Fr. Roger J. Landry
North American College Assumption Chapel
Saturday of the Sixth Week, Year II
February 19, 2000
James 3:1-10; Mk 9:2-13
There are only three times that we hear God the Father speak in the New Testament. The first is at Jesus’ baptism, when he declares that Jesus is his Son in whom he is well-pleased. The last is during the Last Supper, when Jesus asks him to glorify his name and the Father responds “I have glorified it, and I will glorify it again.” The only other time we hear him speak is during the account of the Transfiguration, which St. Mark gives us today. God the Father first repeats what he had said about Jesus at his baptism, “This is my Son, my beloved.” But then this eternal Father of so few words basically zeroes in on Peter, James and John and says something to them that is really quite remarkable when you consider its context: “Listen to him!”
Listen to Jesus. What had the apostles been doing for the previous several months but listening to Jesus, listening to his parables, listening spell-bound to his teaching, which they and others were admitting was done with an authority unlike the scribes and the pharisees? Peter had already confessed him as the Messiah. They were obviously paying attention to Jesus. Despite that, God the Father gives one imperative to the three on Mt Tabor and to us today, the only imperative Sacred Scripture records his giving us, and so we have to pause to consider its magnitude: Listen to Jesus!
We live in an age when listening has become far less valued, in an age of talk-radio and television talk-shows where everybody talks but few listen; in an age when more and more people are setting up personal web pages to tell their own stories; in an age of “tell-all” journalism; in a marketing age when we’re bombarded with advertising messages that we often receive uncritically. We live in an age of so much talking and so much noise that it is becoming harder and harder to hear the voice of God in the gentle breeze of the Holy Spirit, as Elijah did on Mount Carmel.
Faith comes, as Paul says so succinctly in his letter to the Romans, ex auditu, from hearing. From listening to God. Not from ceaseless banter. That’s one of the reasons why St. James goes ballistic in the first reading against those with rudderless, bitless, restless, poisonous, tameless tongues. Who use the tongue to spread chaos and confusion and all types of defilement. What he wrote to the twelve tribes of the dispersion two millenia ago could likewise be said about our day in which Jerry Springer and Howard Stern have become our modern icons.
As people of faith in the middle of a war of cultures, we need to return, rather, to the classical icons of Christ and the Mother of God. It’s very interesting that the first time we see Jesus acting for himself in the Gospels, he who is God’s definitive Word in whom the Father said everything is found in the Temple in the midst of the scribes and the Pharisees, not talking, but as Luke tells us, “listening to them and asking them questions.” Mary listened so attentively to God’s word that it literally became flesh within her. Jesus himself gave her the highest praise saying that she was blessed not because she bore him or nursed him but because she “heard the word of God and kept it.” She listened to that word in every event, treasured it within her heart, and kept it in her daily life.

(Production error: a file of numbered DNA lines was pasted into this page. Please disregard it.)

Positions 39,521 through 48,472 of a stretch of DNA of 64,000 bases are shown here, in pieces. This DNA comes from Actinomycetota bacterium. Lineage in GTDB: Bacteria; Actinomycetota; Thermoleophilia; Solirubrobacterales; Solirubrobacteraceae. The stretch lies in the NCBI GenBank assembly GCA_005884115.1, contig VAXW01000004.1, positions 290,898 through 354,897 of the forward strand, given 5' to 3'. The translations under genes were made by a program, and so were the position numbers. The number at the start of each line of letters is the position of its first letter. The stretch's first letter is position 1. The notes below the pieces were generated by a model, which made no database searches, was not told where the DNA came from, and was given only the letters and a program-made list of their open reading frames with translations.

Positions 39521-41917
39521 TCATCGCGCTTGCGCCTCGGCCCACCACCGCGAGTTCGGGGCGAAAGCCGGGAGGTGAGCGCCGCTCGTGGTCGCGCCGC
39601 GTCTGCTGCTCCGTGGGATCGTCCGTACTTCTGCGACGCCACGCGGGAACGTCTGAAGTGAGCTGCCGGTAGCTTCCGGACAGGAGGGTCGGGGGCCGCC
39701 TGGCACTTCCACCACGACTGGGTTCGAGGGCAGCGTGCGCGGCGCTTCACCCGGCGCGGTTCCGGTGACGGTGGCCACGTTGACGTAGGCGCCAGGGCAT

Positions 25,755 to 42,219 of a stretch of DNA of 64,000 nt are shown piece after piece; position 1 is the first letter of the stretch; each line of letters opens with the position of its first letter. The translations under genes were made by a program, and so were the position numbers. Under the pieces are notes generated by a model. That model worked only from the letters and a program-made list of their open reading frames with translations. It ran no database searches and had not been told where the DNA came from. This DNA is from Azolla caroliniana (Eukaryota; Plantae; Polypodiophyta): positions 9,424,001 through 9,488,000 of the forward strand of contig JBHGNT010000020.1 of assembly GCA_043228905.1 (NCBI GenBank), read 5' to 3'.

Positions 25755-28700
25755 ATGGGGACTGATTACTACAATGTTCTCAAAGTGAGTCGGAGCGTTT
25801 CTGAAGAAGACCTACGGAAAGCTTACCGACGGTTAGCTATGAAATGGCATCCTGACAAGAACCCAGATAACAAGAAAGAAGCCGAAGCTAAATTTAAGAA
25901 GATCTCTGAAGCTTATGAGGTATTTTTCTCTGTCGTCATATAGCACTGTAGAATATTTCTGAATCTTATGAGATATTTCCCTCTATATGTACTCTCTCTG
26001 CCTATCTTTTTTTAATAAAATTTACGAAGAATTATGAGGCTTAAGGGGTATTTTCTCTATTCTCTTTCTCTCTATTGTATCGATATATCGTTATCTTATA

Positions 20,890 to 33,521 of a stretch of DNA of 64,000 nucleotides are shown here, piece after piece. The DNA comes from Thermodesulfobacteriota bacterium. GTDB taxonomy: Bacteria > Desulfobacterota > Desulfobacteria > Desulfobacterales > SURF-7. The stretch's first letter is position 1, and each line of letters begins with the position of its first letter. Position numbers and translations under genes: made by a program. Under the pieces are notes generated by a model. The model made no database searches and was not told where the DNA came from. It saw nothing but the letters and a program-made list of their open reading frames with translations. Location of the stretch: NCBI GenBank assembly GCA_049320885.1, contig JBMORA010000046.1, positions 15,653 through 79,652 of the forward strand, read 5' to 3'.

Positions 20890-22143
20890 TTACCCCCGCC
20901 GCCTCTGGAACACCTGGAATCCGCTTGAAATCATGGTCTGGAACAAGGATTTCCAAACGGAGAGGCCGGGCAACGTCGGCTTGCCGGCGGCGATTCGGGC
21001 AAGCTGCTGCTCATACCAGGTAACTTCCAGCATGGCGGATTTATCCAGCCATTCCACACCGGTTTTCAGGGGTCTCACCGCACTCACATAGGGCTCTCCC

We see in our modern day, too, what happens when someone listens in this way. One of the most striking aspects of George Weigel’s presentation of the Holy Father in Witness to Hope was Weigel’s constant theme of how attentive a listener the Pope is. When he was a student and actor. When he at the Solvay plant during the War. When he ran his seminars as a professor at Lublin. When he got together with his Srodowisko of young couples. And still today as Pope. This man with so much to say is, as Weigel describes, the most attentive listener he has ever met and I’m convinced, with Weigel, that this listening to God in everything and everyone, is one of the real underlying reasons for the Pope’s greatness. To listen to God, to listen to others, is ultimately the greatest sign of humility, for in doing so, one recognizes that he’s got still so much to learn and every interlocutor is in a certain sense his teacher, that God can speak to him through everyone.
“Not many of you should become teachers, my brothers,” St. James says, “for those of us who do so will be called to a stricter account.” Well, it’s too late for many of us! Every priest and deacon is by ordination a teacher and each one of us will therefore be called to a stricter account of what we say. We have to speak, but since we have to speak, we have to listen to God all the more, so that those who hear us will truly be hearing God. At our diaconal ordination, each one of us heard or will hear, “Receive the Gospel of Christ whose herald you now are. Believe what you read. Teach what you believe. Practice what you teach.” And this summarizes St. James’ letter and all that I’ve been trying to say today. First we need to receive the Gospel, to listen to the Word of God and treasure it within. Then we are called to go out and teach it, teach it in words so that others may hear it, and teach it by living it so that others may see that it is truly Good News that really sets us free.
If we keep these imperatives that the Church gives us, then it is our great hope that we will hear God the Father speak again, saying to us, “You are my beloved Son, in whom I am well-pleased. Come inherit the kingdom prepared for you since the beginning of the world.”